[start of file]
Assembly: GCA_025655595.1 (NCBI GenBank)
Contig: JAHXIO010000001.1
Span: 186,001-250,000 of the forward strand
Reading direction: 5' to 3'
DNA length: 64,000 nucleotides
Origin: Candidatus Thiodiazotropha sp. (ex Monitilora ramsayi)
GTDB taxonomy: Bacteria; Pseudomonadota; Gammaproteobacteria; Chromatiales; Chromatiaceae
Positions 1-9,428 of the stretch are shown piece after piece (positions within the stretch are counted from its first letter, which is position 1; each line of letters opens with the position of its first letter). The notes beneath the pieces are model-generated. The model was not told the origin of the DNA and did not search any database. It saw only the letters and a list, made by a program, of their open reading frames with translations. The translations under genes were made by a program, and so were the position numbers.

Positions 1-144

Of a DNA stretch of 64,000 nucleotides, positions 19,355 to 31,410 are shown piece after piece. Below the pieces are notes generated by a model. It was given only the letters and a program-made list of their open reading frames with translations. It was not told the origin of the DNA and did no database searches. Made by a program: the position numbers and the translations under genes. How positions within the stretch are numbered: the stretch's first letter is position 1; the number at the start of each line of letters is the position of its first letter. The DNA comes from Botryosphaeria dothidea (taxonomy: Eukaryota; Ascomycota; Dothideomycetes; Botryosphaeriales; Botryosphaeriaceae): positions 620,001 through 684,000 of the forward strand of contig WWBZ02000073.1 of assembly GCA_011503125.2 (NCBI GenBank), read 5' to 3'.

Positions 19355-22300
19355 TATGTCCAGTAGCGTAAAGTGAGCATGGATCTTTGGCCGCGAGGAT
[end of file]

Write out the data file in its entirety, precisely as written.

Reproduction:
Assembly: GCA_025655595.1 (NCBI GenBank)
Contig: JAHXIO010000001.1
Span: 186,001-250,000 of the forward strand
Reading direction: 5' to 3'
DNA length: 64,000 nucleotides
Origin: Candidatus Thiodiazotropha sp. (ex Monitilora ramsayi)
GTDB taxonomy: Bacteria; Pseudomonadota; Gammaproteobacteria; Chromatiales; Chromatiaceae
Positions 1-9,428 of the stretch are shown piece after piece (positions within the stretch are counted from its first letter, which is position 1; each line of letters opens with the position of its first letter). The notes beneath the pieces are model-generated. The model was not told the origin of the DNA and did not search any database. It saw only the letters and a list, made by a program, of their open reading frames with translations. The translations under genes were made by a program, and so were the position numbers.

Positions 1-144

Of a DNA stretch of 64,000 nucleotides, positions 19,355 to 31,410 are shown piece after piece. Below the pieces are notes generated by a model. It was given only the letters and a program-made list of their open reading frames with translations. It was not told the origin of the DNA and did no database searches. Made by a program: the position numbers and the translations under genes. How positions within the stretch are numbered: the stretch's first letter is position 1; the number at the start of each line of letters is the position of its first letter. The DNA comes from Botryosphaeria dothidea (taxonomy: Eukaryota; Ascomycota; Dothideomycetes; Botryosphaeriales; Botryosphaeriaceae): positions 620,001 through 684,000 of the forward strand of contig WWBZ02000073.1 of assembly GCA_011503125.2 (NCBI GenBank), read 5' to 3'.

Positions 19355-22300
19355 TATGTCCAGTAGCGTAAAGTGAGCATGGATCTTTGGCCGCGAGGAT